‘Not just how can we cut, but how can we invest’: Enrollment, climate discussed at Nov. Faculty Council meeting


Erin Henze

DePaul Provost Salma Ghanem walks with a group of faculty members during the introduction of the academic convocation on Sept. 1.

Across the U.S., colleges and universities are dealing with significant declines in enrollment.  As student bodies decrease in size, so do university budgets, prompting university officials to brainstorm solutions, like DePaul’s Faculty Council did on Wednesday. 

DePaul’s overall university enrollment decreased by 753 students in Fall 2022 from the previous year, according to an IRMA report. 

Soumitra Ghoush, vice president of enrollment management, discussed how the decrease in enrollment will affect the university’s budget at the Nov. 2 Faculty Council meeting. 

The joint council made faculty aware of this year’s enrollment in an email on Oct. 10, stating that this year’s diminishment will “create a budget gap in our current year that will need to be addressed, but is manageable.”

The joint council reiterated looking at other areas to fill the gap rather than at faculty salaries or potentially cutting positions. 

We will focus on being as protective as possible of salary adjustments, securing positions around the university, and maintaining the academic quality DePaul is known for delivering,” the statement said. 

Provost Salma Ghanem attended the meeting to address enrollment and budget concerns. 

“[President] Rob is looking at investment with budget restrictions, how we can invest,” Ghanem said. “That’s his story to tell. We’re re-envisioning strategically how we want to look at our budget long-term.”

DePaul is seeing the biggest gaps in graduate and transfer students, according to Ghoush. The university also saw another historic freshman class.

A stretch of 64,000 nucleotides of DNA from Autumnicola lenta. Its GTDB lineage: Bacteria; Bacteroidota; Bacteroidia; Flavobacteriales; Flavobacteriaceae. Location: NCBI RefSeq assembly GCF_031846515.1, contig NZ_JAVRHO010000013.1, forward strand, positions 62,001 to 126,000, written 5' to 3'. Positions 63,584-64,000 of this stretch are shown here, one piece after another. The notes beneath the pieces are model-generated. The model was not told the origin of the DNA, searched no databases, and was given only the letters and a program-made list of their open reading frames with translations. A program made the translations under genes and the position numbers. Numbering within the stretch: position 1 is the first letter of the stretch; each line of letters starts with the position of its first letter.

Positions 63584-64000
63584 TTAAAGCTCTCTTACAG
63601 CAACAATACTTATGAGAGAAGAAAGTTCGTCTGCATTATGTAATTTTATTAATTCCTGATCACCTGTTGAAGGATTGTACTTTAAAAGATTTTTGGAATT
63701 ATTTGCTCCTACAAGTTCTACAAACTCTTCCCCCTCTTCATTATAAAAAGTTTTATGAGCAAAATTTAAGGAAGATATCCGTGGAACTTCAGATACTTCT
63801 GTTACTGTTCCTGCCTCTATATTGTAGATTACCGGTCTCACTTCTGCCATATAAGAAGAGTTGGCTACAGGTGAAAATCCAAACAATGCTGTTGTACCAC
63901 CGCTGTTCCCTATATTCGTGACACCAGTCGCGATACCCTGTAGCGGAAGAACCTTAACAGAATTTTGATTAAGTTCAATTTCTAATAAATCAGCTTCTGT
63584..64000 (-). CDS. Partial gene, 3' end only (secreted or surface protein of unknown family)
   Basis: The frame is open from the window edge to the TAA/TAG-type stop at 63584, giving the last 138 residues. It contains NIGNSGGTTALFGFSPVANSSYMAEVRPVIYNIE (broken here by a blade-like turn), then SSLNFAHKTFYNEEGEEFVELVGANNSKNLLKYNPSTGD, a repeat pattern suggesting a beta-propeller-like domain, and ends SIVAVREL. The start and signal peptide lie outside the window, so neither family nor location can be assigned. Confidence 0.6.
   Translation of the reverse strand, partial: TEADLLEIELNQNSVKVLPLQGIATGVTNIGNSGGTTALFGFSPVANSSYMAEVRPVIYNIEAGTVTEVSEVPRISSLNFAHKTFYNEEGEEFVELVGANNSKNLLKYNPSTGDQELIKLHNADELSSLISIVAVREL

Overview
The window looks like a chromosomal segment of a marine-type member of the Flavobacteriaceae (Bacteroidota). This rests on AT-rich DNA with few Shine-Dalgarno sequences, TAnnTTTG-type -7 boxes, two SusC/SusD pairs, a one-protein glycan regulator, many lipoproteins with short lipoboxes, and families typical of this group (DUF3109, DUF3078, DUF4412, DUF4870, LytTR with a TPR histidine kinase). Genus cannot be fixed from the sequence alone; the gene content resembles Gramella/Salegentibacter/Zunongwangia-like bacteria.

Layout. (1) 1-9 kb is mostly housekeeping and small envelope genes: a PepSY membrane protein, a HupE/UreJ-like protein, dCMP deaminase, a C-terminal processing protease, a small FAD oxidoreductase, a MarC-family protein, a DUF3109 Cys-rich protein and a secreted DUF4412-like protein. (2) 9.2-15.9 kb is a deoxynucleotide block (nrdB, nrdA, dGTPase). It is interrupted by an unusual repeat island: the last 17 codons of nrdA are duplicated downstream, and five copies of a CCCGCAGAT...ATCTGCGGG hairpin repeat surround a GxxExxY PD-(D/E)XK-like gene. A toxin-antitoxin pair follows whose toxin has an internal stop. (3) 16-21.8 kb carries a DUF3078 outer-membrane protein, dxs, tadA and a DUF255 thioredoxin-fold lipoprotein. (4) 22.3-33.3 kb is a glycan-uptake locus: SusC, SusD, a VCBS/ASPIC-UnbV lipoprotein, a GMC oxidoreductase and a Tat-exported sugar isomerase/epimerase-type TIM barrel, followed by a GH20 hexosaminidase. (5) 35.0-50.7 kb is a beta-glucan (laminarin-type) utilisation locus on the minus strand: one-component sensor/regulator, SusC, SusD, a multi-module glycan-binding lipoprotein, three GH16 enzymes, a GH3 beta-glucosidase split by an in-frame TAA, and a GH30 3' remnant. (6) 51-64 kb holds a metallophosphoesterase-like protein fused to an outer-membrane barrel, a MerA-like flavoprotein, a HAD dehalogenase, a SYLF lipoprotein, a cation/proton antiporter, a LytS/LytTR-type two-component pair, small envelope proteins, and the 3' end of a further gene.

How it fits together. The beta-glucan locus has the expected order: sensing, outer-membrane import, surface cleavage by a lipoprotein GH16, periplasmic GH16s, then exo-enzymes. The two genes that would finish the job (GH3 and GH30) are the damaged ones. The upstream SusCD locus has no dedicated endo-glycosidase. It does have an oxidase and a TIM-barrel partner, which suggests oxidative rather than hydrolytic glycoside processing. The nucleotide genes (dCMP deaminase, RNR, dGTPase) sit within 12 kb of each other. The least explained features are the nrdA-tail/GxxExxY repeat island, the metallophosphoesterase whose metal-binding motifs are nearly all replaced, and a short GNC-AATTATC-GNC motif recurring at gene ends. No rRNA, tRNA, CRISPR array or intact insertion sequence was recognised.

“We are seeing good momentum on freshman four years in a row,” Ghoush said. 

Matt Ragas, professor of communication, expressed concern at the meeting and asked Ghoush if the university has enough staff and resources in the marketing department to fulfill the needs. 

Ghoush said that the most significant recruitment strategy is “organic conversion.” He discussed having prospective transfer and grad students come to university events. 

“We need to tell our unique story,” Ghoush said. 


Representatives from DePaul’s Institutional Research Market Analytics (IRMA) team attended the FC meeting to discuss the climate perceptions survey sent to faculty and staff. 

Joe Filkins, associate vice president and Liz Sanders, associate vice president for IRMA at DePaul went over the results, with data suggesting that faculty want to be more involved in decision making. The results also suggest that DePaul continues to struggle with its diversity initiatives, according to Sanders. 

The amount of responses to the survey also went down from 2019, with a 6% decrease in full time and 21% in part-time faculty. 

Perceptions of reward recognition and executive leadership were the lowest in the past 11 years, according to the results. 

Despite the low results, perceptions about chairs, academic climate and FC increased, according to results. 

Part-time faculty recorded that 39% of them are teaching at other institutions either in person or online. 

“[There’s] an increase in [part-time faculty] saying they don’t have adequate support for balancing work and life,” Filkins said. 

Ghanem addressed that the university is undergoing an environmental shift since Manuel came into office.

“What I’m seeing in the change of leadership is that there is a cultural shift in DePaul,” Ghanem said. 

The student perception survey results are underway.